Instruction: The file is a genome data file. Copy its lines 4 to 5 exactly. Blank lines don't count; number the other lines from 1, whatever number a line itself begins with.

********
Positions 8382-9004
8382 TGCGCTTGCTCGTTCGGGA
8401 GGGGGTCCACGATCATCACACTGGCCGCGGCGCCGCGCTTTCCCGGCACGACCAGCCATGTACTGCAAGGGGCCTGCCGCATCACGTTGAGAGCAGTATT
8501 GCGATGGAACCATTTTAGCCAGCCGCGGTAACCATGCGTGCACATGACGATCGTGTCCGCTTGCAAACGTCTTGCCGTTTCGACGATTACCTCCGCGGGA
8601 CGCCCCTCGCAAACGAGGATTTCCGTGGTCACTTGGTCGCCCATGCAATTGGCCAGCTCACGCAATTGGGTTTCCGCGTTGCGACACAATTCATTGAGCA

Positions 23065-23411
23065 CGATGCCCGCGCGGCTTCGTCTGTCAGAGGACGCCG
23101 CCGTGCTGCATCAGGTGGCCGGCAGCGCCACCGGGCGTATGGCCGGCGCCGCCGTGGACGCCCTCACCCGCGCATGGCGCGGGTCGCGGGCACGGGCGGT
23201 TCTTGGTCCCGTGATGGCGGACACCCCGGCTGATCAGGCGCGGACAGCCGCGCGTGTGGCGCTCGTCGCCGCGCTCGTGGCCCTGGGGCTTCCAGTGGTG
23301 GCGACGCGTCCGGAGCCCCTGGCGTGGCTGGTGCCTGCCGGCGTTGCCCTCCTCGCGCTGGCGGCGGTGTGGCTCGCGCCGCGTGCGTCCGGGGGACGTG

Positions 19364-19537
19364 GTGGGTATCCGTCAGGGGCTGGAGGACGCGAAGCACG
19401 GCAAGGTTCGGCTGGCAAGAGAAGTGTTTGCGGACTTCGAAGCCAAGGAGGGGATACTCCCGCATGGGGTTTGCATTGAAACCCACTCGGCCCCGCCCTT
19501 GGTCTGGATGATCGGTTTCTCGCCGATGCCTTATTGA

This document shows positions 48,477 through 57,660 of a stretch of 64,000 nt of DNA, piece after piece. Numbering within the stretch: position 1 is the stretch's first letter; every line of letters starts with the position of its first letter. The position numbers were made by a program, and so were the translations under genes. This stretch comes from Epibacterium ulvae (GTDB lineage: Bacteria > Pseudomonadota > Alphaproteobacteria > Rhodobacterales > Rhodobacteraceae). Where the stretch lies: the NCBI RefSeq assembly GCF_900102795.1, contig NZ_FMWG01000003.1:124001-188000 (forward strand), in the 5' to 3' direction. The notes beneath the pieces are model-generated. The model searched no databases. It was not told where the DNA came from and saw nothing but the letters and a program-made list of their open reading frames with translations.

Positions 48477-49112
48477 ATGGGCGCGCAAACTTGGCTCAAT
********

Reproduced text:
8501 GCGATGGAACCATTTTAGCCAGCCGCGGTAACCATGCGTGCACATGACGATCGTGTCCGCTTGCAAACGTCTTGCCGTTTCGACGATTACCTCCGCGGGA
8601 CGCCCCTCGCAAACGAGGATTTCCGTGGTCACTTGGTCGCCCATGCAATTGGCCAGCTCACGCAATTGGGTTTCCGCGTTGCGACACAATTCATTGAGCA